Actually, Justin, the brutal murder of a journalist is straightforward, especially to anyone who has a shred of human decency in their bones.

Koepka said, “People are always going to have different views on politics wherever you go. Hopefully, you can spread some goodwill through golf when you’re there.”

Or, to re-state having insert the facts, “People are always going to have different views on murdering, dismembering, and dissolving in a vat of acid the body of a journalist who writes articles critical of the Saudi regime wherever you go.”

Differing views on crimes against humanity. It’s all relative. If Koepka plays golf in Saudi Arabia he will spread goodwill and turn a toxic regime into hugs and bunnies.

Listen, guys, this is not politics. This is not about tax cuts or immigration bills or anything like that.

This is about cold-blood, pre-meditated murder that was sanctioned by Mohammed bin Salmann, the head of the Saudi state.

And you two guys didn’t get it, or at least couldn’t see around your seven-figure appearance fee.

Go, Gary Woodland.

2019 U. S. Open Preview

Winner: Gary Woodland by three shots over Brooks Koepka.

The 119th United States Open will be played from June 13-16 at the Pebble Beach Golf Links in Pebble Beach, California. Defending champion Brooks Koepka will try to make it three in a row, last done, and only done, by Willie Anderson in 1903, ’04, and ’05.

Many people say that Pebble Beach is the quintessential U.S. Open venue. I am partial to Oakmont, but PB isn’t a bad choice.

It first hosted a national tournament in 1929 when the USGA held the U.S. Amateur there. East Coast opinion was that the USGA had lost touch with reality as the best courses were, naturally, in the metropolitan (New York) area.

Bobby Jones was the co-medalist in the seeding rounds, but lost in the opening round of the championship to Johnny Goodman, who would later become the last amateur to win the U.S. Open, in 1933. Goodman also won the U.S. amateur, in 1937.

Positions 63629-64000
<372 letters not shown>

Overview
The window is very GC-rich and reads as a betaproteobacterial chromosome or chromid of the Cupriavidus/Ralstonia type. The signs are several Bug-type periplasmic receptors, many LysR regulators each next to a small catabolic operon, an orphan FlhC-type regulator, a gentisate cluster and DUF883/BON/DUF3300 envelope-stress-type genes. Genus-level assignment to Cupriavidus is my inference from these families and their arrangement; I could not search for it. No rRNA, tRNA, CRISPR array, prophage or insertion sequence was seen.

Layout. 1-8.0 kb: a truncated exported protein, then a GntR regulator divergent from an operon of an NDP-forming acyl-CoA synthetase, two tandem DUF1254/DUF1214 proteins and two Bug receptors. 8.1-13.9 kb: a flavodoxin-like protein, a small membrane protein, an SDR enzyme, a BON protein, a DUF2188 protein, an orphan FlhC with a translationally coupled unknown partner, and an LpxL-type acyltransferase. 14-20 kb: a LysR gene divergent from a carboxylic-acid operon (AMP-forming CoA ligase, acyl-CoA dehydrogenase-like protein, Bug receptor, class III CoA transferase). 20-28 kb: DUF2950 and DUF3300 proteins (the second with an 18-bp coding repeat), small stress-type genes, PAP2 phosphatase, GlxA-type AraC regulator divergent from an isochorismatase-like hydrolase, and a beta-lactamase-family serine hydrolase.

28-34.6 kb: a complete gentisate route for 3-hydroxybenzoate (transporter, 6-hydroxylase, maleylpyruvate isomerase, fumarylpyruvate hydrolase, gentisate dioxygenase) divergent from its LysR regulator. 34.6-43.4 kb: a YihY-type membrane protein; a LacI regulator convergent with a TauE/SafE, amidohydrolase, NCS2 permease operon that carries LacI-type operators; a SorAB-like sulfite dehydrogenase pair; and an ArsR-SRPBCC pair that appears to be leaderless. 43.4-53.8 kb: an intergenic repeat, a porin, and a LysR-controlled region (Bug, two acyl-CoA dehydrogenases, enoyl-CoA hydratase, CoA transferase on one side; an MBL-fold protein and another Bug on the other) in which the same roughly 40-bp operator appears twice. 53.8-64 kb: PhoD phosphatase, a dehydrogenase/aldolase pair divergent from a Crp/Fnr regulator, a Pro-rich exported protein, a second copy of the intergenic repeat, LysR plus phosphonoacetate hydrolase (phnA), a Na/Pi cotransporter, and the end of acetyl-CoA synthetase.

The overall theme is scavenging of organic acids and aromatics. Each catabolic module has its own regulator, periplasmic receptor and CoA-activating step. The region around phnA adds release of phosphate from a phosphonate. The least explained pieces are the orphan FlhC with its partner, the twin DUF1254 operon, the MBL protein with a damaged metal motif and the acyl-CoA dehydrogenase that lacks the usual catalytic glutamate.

Forty-three years later, the first U.S. Open was held there, the first of now six, the debut won by Jack Nicklaus on the wings of a 1-iron that hit the pin the 17th hole the final day for a kick-in birdie.

See the USGA’s hole-by-hole flyover of the course.

Part of my life in golf involves Pebble Beach. During WWII, my mother was in the Navy, stationed in Hawaii. One of her close friends there had a brother who became a physician in the Bay Area later on, a very successful one, and who had an apartment on the Monterey Peninsula a sand wedge away from the 18th green at PB. Maybe I should have said a VERY successful doctor.

It was in one of the white buildings behind the green in this picture, copied from the flyover video at 11:38.

In 1962, my family went to visit my mother’s friend and family, who were living in San Jose. While we were there, we took a trip to that apartment for a few days. I went out on the course and walked the front nine all the way to the eighth fairway. Believe me, you just don’t know how beautiful that little peninsula in the photograph below is until you have been there.

There are no significant upgrades to the course for this tournament. The last time, the USGA used mowing to shift the location of some of the fairways, most notably the 9th and 10 holes, two seaside par 4s. Wouldn’t you guess, they put the fairways closer to the ocean. But as some people say, you have the entire North American continent on the left, so there is no reason for you to go right.

(Click to enlarge)

It is said that Pebble Beach consists of eight memorable holes and ten holes that are, well, not so memorable. The ocean holes are indeed spectacular, especially the stretch from 6 to 8 (above).